Landlord licensing

‘We’ll (…) crack down on the unscrupulous landlords (…) by introducing a new mandatory licensing regime.’ This intent was stated by David Cameron during his speech on immigration end of May.

Whilst the Department for Communities and Local Government has since clarified that this will apply  to Houses in Multiple Occupation (HMOs) only, it also became clear that there will be a new definition of HMOs requiring to be licensed. Currently mandatory licensing is only required for properties with 3 or more stories and 5 or more tenants. The Government will consult on the amendment of the definition of a mandatory HMO which requires a license – with the outcome predicted to be that more properties will need to be licensed.

Councils in the meantime have created new realities by making use of their ability to introduce additional licensing:

  • Ealing, Hounslow, Kingston, Islington and Croydon already operate selective HMO licensing requiring landlords of any rental property with 3 or more unrelated tenants to obtain a license from the council – a license is required for each property which of course needs to be paid for and usually requires additional works to be implemented
  • Croydon has announced that an additional licensing scheme will be put into place from 1 October 2015 requiring ALL landlords to obtain a license, no matter the size of the property to be let

Whenever councils aim to introduce widespread landlord licensing, this tends to be challenged:

Enfield’s proposed scheme was claimed to reduce anti-social behaviour and increase the quality of properties to let, though following challenges these plans have now been abandoned. However, a judicial review over a selective licensing scheme for private sector landlords in Rotherham Council has upheld the decision, now requiring landlords to have a five year license costing up to £625.

By Judith Loeffler


The Summer Budget 2015 announced by Chancellor George Osborne last week held some unpleasant surprises for buy to let landlords:

As of April 2016 landlords of furnished rental properties will no longer be able to claim a blanket 10% of rental income as fair wear and tear allowance per year. The Summer Budget outlines: ‘Currently, landlords of furnished properties can deduct 10% of their rent from their profit to account for wear and tear, irrespective of their expenditure. This means landlords can reduce their tax liability even when they have not improved the property. From April 2016, the government will replace this allowance with a new system that enables all landlords of residential property to only deduct costs they actually incur.’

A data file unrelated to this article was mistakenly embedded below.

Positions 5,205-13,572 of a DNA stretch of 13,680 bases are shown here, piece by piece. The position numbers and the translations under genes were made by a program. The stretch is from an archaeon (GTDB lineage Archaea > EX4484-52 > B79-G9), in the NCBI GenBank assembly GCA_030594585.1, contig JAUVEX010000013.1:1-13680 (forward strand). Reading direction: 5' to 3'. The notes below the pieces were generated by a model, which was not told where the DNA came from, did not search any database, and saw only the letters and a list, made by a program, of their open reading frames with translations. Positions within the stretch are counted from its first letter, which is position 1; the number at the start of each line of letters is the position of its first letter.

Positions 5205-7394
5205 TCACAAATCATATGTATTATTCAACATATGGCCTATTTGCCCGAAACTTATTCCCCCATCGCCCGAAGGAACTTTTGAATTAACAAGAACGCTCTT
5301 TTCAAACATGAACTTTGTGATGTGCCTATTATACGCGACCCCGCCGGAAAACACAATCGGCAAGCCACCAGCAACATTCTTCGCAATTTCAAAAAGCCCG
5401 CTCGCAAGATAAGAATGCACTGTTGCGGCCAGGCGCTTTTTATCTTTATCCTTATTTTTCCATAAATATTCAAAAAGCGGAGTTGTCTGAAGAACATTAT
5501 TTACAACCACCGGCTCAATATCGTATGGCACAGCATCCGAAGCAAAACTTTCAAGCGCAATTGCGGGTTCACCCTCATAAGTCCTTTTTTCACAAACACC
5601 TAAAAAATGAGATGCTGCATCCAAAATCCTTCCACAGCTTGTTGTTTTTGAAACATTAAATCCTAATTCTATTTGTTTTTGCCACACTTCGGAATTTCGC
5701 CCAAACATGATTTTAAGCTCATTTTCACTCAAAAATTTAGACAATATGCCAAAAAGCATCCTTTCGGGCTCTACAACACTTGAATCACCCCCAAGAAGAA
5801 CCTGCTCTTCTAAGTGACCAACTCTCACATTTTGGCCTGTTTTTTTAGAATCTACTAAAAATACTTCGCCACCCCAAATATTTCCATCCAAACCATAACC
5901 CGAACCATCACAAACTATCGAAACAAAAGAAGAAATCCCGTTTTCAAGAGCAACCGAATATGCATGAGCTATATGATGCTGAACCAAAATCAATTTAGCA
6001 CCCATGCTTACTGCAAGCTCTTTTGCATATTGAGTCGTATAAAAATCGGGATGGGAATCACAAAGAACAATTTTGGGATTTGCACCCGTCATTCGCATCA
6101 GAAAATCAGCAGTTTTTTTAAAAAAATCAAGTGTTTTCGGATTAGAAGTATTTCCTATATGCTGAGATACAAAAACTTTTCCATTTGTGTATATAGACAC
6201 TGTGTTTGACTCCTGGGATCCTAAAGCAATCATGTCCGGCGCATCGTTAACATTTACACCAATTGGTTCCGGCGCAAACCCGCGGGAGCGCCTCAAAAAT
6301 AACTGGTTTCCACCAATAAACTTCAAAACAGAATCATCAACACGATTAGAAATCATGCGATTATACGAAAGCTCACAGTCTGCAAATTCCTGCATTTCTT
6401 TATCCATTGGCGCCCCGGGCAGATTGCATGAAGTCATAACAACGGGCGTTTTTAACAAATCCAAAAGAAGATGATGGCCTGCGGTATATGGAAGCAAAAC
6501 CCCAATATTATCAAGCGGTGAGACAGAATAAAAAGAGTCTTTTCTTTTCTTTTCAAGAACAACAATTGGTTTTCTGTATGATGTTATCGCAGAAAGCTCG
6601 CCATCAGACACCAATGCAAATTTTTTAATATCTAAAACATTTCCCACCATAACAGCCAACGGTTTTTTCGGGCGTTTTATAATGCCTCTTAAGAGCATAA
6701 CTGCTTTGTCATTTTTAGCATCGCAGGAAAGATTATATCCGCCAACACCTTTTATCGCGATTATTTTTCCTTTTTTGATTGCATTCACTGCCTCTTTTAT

An even bigger blow was the announcement that mortgage interest relief would be restricted: Currently landlords of buy to let properties can claim tax relief on mortgage interest payments and this can be claimed at the higher rate of tax that is paid ie up to 45%. This is being reduced so only a 20% relief can be claimed on the mortgage interest expense, independent of a landlord’s marginal tax rate.

It is being phased in over a 4 year period starting April 2017. The declared intention of this measure is to shift the balance in between landlords and homeowners: ‘Mortgage Interest Relief was withdrawn from homeowners 15 years ago. However, landlords still receive the relief. The ability to deduct these costs puts investing in a rental property at an advantage.’

In his speech, Chancellor George Osborne summarised the rationale for this decision:
‘Buy-to-let landlords have a huge advantage in the market as they can offset their mortgage interest payments against their income, whereas homebuyers cannot.
And the better-off the landlord, the more tax relief they get.
For the wealthiest, every pound of mortgage interest costs they incur, they get 45p back from the taxpayer.
All this has contributed to the rapid growth in buy-to-let properties, which now account for over 15% of new mortgages, something the Bank of England warned us last week could pose a risk to our financial stability.’